braille square

 
Learning Braille

Braille - as I see it!

The Braille square

10 patterns of dots

Creating the letters

Developing the invention

Look-alike letters

glindridge@hotmail.com
"In braille, what letter is represented by three dots in a row?" That question was asked in a pub quiz, Monday 30th September 2008. I had no idea what the answer was but I guessed correctly, But that's all it was, just a guess! I was angry with myself for never having learnt the braille alphabet. I had never seen braille in use nor had ever seen a book in braille. Despite nothing to go on, I made up my mind to learn the alphabet and see where it led.

The public library seemed a good place to look for information and to find braille books. There was nothing! There was a biography of Louis Braille but that only said he had invented an alphabet, not how he went about it. Google searching, site after site, fared no better. There are an endless number of interesting comments, but they say nothing to the point, and nobody has any idea what Louis Braille actually did. Here follow some typical comments. They sound intimidating and complex, confusing rather than clarifying, and likely to turn people away from braille.

  • Louis worked with Barbier's basic ideas to develop his own simplified system that we know today as braille. He based the code on the normal alphabet and reduced the number of dots by half.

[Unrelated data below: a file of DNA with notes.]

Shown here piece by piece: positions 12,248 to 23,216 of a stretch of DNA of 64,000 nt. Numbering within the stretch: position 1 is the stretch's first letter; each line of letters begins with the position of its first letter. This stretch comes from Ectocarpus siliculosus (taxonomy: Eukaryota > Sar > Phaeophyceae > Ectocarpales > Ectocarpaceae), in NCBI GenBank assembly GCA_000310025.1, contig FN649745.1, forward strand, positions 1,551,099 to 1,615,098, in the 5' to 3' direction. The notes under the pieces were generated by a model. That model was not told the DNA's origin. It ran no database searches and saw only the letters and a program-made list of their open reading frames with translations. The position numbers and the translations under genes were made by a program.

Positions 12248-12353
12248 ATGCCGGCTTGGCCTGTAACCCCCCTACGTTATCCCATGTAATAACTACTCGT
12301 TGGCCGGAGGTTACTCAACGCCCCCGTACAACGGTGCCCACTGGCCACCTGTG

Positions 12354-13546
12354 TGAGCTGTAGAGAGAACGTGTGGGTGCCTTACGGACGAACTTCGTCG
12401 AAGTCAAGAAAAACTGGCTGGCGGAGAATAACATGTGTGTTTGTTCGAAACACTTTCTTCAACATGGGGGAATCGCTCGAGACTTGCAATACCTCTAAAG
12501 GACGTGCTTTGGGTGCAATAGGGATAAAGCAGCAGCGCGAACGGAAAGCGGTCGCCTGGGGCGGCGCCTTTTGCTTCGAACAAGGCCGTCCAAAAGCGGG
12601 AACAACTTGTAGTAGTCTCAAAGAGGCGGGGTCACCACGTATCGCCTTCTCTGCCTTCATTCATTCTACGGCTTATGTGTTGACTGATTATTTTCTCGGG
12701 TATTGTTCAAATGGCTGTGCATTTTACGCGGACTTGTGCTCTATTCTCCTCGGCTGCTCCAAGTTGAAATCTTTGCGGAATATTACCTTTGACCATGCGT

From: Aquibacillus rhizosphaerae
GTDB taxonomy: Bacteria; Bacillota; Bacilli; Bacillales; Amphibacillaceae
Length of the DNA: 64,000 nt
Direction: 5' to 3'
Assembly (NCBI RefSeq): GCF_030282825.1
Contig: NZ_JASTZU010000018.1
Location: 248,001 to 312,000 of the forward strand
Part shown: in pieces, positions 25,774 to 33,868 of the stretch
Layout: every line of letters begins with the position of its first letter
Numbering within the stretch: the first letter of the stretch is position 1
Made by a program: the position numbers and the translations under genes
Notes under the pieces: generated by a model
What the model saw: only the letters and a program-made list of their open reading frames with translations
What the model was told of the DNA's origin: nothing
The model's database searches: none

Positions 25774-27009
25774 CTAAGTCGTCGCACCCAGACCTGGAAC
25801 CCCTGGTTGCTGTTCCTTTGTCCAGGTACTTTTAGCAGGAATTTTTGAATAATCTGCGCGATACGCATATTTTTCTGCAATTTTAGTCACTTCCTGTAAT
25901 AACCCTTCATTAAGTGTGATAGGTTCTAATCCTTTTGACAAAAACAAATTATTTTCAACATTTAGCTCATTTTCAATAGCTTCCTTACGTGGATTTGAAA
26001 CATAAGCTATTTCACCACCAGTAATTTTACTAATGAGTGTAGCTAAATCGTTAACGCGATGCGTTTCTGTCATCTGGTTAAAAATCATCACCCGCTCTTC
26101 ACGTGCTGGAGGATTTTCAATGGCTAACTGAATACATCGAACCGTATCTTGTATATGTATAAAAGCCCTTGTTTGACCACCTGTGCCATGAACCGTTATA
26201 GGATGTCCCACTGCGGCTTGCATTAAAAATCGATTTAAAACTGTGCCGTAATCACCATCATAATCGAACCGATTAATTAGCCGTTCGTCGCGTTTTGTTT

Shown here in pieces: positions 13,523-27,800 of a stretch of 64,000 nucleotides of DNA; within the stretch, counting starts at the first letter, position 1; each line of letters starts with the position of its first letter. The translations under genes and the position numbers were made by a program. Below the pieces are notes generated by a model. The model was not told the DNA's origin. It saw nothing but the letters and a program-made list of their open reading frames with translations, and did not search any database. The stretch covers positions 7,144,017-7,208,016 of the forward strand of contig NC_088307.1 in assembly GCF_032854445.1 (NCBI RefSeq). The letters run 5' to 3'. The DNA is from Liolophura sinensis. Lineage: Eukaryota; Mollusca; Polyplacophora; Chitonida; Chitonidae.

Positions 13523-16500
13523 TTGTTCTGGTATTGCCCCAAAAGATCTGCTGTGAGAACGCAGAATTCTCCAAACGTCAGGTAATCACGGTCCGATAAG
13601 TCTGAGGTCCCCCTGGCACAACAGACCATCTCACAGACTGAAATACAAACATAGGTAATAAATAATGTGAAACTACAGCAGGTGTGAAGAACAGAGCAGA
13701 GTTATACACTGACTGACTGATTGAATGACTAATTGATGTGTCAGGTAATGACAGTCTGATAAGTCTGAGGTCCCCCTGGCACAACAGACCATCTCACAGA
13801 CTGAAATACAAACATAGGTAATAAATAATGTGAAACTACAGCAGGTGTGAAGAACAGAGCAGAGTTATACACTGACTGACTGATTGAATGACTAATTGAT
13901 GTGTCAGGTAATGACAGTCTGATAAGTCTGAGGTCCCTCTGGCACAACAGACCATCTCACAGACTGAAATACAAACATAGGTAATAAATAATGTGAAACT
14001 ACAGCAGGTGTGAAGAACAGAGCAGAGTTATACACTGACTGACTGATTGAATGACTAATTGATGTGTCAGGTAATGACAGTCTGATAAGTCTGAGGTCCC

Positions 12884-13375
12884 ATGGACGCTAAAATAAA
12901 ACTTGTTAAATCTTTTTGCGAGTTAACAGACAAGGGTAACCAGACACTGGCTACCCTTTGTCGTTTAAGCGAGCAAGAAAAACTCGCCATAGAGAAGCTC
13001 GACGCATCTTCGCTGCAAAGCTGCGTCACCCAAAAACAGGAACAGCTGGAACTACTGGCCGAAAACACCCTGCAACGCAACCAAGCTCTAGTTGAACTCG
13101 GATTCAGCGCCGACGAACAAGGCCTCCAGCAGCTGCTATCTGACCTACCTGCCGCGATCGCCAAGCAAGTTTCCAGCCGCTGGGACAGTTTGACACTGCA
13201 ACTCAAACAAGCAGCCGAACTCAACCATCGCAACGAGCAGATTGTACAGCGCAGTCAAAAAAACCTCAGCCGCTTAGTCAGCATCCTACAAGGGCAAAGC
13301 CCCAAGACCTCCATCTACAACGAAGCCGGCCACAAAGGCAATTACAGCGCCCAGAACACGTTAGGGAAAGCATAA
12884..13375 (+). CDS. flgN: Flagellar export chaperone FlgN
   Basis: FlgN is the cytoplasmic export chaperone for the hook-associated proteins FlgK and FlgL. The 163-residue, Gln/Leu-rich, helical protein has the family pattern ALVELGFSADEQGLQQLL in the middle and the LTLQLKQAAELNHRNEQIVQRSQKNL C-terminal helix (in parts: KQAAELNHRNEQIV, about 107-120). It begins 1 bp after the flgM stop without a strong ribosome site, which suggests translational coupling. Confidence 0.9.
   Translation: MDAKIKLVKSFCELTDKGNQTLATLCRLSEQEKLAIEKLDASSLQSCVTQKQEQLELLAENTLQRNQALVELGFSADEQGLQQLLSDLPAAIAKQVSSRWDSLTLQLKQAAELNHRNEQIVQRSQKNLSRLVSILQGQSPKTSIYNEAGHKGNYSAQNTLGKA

• Raising one or more of the six dots offered 63 possible formations, enough to represent all letters
  • These dots consisted of patterns in order to keep the system easy to learn.
  • Louis tried various modifications that would enable the unique letter symbols to fit under one fingertip.
  • by the variation of his top four dots he could show the first ten letters of the alphabet. The next 10 letters, from K to T, were indicated by hitting Point 3, the dot in the bottom left-hand corner. Addition of the sixth dot, Point 6, to all the previous signs gave him a further ten signs.
  • After some slight modification it reached its present form in 1834.
  • Over a period of a few days he devised an alphabet constructed entirely of six dots in different configurations, the position of each dot determining the letter of the alphabet it represented.
  • Over the next few months he experimented with different systems until he found an ideal system using six dots.
  • Over the next three years, Louis worked on simplifying the system, which is how the 6-dot braille system came into being.
  • After many years of experimenting, Louis Braille developed a successful reading and writing system
  • spent nine years developing and refining the system of raised dots